Toronto’s Zeus are a delightfully tuneful pop/rock group with a healthy affection for retro melodies and a sunny, laid-back vibe. The band just released a new album, cheekily titled Classic Zeus, and are touring through Canada and parts of the U.S. over the next month or so, including a show in our hometown of Calgary tonight (September 17!).
While they were en route from the West Coast to Nelson B.C. earlier this week, I caught up with Zeus’ Carlin Nicholson, a man who knows his food. Raised in a household where family dinners were key, Carlin learned to cook amazing food from his parents, and it’s something he’s passing down to his own young family. Here’s what he had to say about food, family, and creativity in the kitchen:
Rolling Spoon: Are you a cook?
Carlin Nicholson: I have a family of four so I’m cooking every single day. Lots of barbeque work, I barbeque 365 days a year. It’s a cheap way to get food on the table too.
Have you always been interested in cooking?
I’ve always loved it. I have worked in restaurants, which I haven’t enjoyed as much, because you’re making all of these wonderful dishes for faceless people and you’re usually in a rush. I like to spend a lot of time and hone different recipes. I took a lot of cues from my Dad who was a big time barbeque-r and he made pizza at home and this chicken he’d make during football games and chili, and this pork that he’d make on the barbeque that he’d call “sweet meat” that was just incredible. And my mom’s from Spain, she’s from the Albacete side of Valencia and there’s a lot dishes she made when I was growing up that I realized I wanted to know how to make later. So I had her teach me.
You sound like me — I’m a really emotional cook. I show my affection for people by cooking. Are you the same?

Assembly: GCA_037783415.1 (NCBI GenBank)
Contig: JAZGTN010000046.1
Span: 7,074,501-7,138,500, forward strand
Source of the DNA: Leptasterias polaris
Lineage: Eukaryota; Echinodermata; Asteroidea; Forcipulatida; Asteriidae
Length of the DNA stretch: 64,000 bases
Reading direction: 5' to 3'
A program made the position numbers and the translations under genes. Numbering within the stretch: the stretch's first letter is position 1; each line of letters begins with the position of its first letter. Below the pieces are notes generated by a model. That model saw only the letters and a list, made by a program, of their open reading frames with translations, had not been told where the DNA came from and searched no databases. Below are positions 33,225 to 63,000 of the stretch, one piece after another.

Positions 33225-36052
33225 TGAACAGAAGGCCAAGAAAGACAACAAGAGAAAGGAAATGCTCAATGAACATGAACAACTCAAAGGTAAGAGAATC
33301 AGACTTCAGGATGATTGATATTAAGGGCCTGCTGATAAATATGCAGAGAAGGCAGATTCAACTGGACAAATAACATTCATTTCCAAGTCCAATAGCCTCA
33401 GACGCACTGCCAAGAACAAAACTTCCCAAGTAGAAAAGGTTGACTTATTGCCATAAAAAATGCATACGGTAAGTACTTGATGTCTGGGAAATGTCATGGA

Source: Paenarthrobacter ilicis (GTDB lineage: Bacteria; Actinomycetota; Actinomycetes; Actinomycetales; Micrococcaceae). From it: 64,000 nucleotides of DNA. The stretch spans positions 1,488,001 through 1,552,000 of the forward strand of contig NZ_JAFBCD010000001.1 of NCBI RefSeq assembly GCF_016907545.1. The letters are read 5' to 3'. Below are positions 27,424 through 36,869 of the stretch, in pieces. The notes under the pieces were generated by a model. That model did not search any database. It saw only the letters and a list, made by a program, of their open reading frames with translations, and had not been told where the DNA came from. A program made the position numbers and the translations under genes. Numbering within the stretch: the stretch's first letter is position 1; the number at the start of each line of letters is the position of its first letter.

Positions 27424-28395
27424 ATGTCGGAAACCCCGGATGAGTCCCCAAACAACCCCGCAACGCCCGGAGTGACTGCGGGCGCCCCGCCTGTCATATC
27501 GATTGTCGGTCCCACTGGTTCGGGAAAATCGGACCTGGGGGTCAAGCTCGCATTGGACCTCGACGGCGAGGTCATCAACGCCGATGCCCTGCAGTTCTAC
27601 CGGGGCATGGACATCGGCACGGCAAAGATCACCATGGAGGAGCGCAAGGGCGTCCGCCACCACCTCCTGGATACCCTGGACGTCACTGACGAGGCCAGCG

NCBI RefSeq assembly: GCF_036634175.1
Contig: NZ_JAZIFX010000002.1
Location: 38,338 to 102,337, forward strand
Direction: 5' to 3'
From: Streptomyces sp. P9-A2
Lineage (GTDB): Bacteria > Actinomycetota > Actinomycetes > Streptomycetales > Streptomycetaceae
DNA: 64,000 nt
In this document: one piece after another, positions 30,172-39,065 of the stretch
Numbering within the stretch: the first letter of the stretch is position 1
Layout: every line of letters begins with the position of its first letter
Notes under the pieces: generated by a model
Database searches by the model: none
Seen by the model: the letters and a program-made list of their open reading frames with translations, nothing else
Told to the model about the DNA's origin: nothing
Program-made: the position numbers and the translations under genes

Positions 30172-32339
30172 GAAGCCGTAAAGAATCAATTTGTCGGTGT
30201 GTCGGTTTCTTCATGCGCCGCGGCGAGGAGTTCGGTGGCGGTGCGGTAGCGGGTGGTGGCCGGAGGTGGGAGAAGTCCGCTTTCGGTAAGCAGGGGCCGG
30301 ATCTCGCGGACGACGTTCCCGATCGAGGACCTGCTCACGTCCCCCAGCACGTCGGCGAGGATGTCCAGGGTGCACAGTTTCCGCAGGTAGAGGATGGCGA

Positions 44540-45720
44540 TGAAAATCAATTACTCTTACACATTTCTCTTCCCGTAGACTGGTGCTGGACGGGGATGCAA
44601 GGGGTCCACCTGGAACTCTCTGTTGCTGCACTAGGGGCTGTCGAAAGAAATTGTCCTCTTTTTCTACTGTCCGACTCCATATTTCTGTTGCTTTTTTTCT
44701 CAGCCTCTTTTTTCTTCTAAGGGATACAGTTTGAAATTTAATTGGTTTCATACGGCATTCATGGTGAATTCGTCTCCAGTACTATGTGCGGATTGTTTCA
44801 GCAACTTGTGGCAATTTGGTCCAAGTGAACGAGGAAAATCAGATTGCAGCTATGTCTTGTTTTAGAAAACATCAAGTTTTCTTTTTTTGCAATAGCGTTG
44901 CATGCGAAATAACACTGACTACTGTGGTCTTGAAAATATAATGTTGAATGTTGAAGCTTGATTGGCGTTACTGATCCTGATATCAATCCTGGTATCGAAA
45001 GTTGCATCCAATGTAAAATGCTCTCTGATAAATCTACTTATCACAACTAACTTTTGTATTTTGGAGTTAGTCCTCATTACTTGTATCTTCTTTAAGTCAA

Yes, absolutely. I love that part of it. And it’s hard when you have little kids because they don’t appreciate anything! You make a wonderful meal and bring it to the table and your five year old says “Wah! I thought we were having macaroni!” But I got over that a long time ago — you have to have a thick skin when you’re cooking for little kids.
It sounds like it’s a pretty creative process for you too. Do you see the correlation between making food and making music?
For sure. There’s a creative way that you send an email, or a creative way that you go grocery shopping, or the creative way your brain works when you’re coming up with a lyric for a song. I always find that I when push myself out of my comfort zone some cool things can from it. And with cooking, that’s a tangible thing because you’re actually going to be serving it to people. With cooking there’s slightly higher stakes than when you’re writing, because when you’re writing you can try something crazy and if it doesn’t quite work you scrap it and move on or modify it.
So, how much do you miss being in your kitchen when you’re out on the road?
I miss it a lot. Any time that we have a suite with a kitchen I’ll try to cook. But it’s tough because you get so used to your own kitchen and what are you going to do, go buy a big rack of spices? I’ve toyed with the idea of bringing a barbeque and stopping at the supermarket along the way. But 90% of the time you have to just go go go so much that you don’t have time. Even today is a day off, but it’s a 10 hour drive so it’s not really a day off. It’s really tough to find time to do that. I’d love to be able to travel in a camper so we can cook on the road. There are a lot of great restaurants too, but it can be nerve-wracking to pick the right one. When I get home the first thing I do is fire up a giant meal for my family. I think we’re doing Thanksgiving at my house this year and I’m really hoping to spearhead that meal once we finish our tour.